Adam: Do you want to hear the greatest thing ever? The real-life guy that Pacino is playing took the money he earned for rights to this story and gave enough of it to his wife, Eden (the Leon of the film), to pay for her sexual reassignment surgery. Also worth noting: how great is it when Pacino says about Sarandon that he loves him “more than any man has loved another man” without even the slightest hint of self consciousness as a character or as an actor? We joke, out of love, about Al Pacino all the time, but sometimes...he just wows me with his range, vulnerability and sense of play with his fellow actors.

This movie is loaded with great performances. Besides Pacino, who is the one or two that stuck out most for you in this viewing? Also, don’t you love how deftly the movie shifts in tone? Some of the day sequences are triumphant and playful, but once it gets dark, the film begins to adopt that as a mood -- this can only end poorly for Sonny and Sal and their desperate delay of the inevitable is tragic and increasingly more frightening. When they’re loaded in that bus on the way to the jet, there’s none of that earlier goodwill between the bank employees and their captors.

Rob: One great performance that stands out to me is Penelope Allen as Sylvia, the head teller. She has this amazing moment where, when the NYPD negotiator (Charles Durning) grabs her arm to pull her away from Sonny, goes, “What’s this? Let me go!” and goes back inside with the rest of the girls. “They’re my girls,” she says, “and I’m sticking with them!” The crowd outside cheers, and she gives them this little wave and nod. This is just one of so many of those genuine human moments in Dog Day Afternoon. Every frame has this amazing working-class ethos. Sylvia is in a tough situation, but she’s no victim. She knows that this is part of the job, and she probably even understands why Sonny and Sal are doing what they’re doing. We’re all just out here getting along the best we can. She sympathizes, to an extent. She’s going to play her part and see things through.

The shift in tone is seamless. I was dreading leaving the bank from the moment Sonny asks for the jet, and that tension builds slowly and surely until the end. It’s crazy how fast the bank goes from this foreign, hostile location our antiheroes are trying to negotiate to a tiny bubble of safety from the harsh outside world. We never want them to leave, and when they do, we know they’re fucked. The pacing of that last sequence is amazing, too. They get just far enough where we think they might make it.
Adam: I’m a big fan of the Charles Durning performance. He’s such a naturalistic actor. I marvel at people who can do that. I can’t remember the exact moment but in the middle of the movie he flubs a line and Lumet leaves it in which is great because it just adds to the realism of the situation. I trip over words daily or try to say two things at once and it comes out all wrong and movies so rarely do that. I also really liked Sonny’s ex-wife, Angie (Susan Peretz), who is a person all of us have met where she’s fragile and emotional but in a human way that elicits my sympathy much more than derision. I love when Pacino tries to squash when she calls herself fat. It gives a little glimpse into their relationship. He’s a mess but she’s an even bigger one and he’s able to help her in ways he can’t do with other people. It’s another reason why someone like Sal would take orders from Sonny. For better or worse, Sonny is ready to step up and clumsily take care of everything.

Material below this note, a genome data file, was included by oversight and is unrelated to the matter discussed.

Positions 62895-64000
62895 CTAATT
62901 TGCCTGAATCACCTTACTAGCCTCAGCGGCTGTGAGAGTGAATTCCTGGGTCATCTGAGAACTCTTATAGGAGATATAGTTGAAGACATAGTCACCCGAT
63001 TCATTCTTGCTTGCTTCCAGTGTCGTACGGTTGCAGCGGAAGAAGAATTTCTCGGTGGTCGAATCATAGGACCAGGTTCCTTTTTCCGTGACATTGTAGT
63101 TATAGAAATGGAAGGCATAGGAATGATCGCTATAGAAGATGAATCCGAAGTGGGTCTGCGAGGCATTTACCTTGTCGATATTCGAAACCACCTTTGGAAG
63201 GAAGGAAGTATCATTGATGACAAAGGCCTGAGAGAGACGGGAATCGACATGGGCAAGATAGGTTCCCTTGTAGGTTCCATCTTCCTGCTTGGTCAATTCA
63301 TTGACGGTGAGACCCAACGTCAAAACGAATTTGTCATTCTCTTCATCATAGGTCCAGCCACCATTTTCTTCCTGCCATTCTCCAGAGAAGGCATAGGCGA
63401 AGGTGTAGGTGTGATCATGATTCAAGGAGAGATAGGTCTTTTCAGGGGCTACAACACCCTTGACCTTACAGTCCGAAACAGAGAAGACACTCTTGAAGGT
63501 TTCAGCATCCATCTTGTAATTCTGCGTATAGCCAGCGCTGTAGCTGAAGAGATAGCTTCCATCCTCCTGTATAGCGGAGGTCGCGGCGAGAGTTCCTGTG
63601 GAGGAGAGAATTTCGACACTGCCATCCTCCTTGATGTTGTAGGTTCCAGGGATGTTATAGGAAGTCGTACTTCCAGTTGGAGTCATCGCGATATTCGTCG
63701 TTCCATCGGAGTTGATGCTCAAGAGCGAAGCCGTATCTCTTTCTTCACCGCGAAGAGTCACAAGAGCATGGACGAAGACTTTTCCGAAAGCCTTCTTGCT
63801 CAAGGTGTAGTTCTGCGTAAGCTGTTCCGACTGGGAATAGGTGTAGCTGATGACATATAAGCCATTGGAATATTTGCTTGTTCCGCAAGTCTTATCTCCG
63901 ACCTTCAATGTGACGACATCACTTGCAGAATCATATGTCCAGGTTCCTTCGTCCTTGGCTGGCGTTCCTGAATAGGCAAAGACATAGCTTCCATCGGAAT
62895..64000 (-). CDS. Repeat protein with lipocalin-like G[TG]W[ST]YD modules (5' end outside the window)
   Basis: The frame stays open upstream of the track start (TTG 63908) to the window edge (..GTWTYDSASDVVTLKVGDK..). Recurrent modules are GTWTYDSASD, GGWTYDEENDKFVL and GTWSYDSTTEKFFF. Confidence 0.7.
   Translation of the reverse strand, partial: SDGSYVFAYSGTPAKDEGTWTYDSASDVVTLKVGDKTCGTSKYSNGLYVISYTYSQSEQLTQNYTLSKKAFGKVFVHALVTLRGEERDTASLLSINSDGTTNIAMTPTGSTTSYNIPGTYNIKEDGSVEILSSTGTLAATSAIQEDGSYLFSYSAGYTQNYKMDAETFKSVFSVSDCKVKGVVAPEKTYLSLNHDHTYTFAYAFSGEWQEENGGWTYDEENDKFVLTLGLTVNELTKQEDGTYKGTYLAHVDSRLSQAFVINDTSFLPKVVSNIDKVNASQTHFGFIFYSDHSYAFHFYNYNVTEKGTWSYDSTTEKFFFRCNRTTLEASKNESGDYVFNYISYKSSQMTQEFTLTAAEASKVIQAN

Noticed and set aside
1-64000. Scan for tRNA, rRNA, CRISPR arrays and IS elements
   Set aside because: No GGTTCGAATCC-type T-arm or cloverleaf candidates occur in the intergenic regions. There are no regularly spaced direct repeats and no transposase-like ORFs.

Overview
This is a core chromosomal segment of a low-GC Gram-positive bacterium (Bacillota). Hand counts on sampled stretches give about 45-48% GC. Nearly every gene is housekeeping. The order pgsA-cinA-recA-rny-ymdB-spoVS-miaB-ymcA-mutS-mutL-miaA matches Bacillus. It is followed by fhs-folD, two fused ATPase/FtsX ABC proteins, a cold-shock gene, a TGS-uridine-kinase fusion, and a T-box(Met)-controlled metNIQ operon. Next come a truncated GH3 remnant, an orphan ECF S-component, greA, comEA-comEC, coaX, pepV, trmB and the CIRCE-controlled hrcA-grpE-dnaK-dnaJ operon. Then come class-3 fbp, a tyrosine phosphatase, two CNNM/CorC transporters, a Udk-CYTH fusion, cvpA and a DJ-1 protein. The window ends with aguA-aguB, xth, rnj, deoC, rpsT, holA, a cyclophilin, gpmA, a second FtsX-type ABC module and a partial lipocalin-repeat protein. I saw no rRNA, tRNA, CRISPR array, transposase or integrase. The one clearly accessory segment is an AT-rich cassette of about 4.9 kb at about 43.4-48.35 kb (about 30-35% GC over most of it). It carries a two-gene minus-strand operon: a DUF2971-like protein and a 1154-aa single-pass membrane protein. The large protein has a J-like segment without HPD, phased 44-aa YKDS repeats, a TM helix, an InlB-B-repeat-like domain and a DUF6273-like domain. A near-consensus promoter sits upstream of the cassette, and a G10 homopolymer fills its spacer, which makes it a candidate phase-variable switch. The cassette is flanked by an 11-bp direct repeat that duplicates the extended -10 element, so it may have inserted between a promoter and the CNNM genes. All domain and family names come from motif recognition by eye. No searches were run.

Rob: I love this reading. Very well said.

Adam: I’m not going to have a classy way of saying this but I really fucking love when an older movie clicks with me like this. It’s even better because I can talk to my parents or someone who was around when this film was set about the era (era) or what the reception of the movie was like when it was originally released. When I hear about people our age diving into classic film, I rarely get a sense of what they’re getting out of it (I’m genuinely curious). For me, I’m always chasing the time I saw Paul Newman’s Rocky Graziano biopic Somebody Up There Likes Me and had an entry point to talk to my grandpa about his love of boxing from that time period.

Rob: That’s awesome. I was thinking about what you said earlier about diving into films from bygone eras (eras), and I realized that, for whatever reason, I have this weird attachment to post-war British films like Brief Encounter and The Third Man. I have no idea what hits me about that time or that culture (I don’t know anyone from post-war Britain or have any reason to connect to it), but the mannerisms and language just feel homey to me.

Adam: Anything else you want to mention about Dog Day Afternoon? Outside of The Godfather, this is my favorite Pacino film we’ve covered thus far in this series. How about you?
Rob: I might even venture so far as to say that, while The Godfather is a better movie, I might actually prefer Pacino’s performance in Dog Day Afternoon. I’m so glad we came back to our Pacino series with this one. I’ve probably watched it once every two years or so since I first saw it, but I’m starting to feel like I should watch it more often.

So, it’s a very enthusiastic Mark Ahn for Dog Day Afternoon. What do you want to cover next time?

Adam: Next week we’re going to mix it up and have a conversation about movies and moods. For example, what do we want to watch when we’re sad, celebratory or want to relax, etc., and we’ll also get into the seasonality of movies. We all know October is for Horror, but what other genres feel right at other points in the year? Until next time…

Rob: These seats are reserved.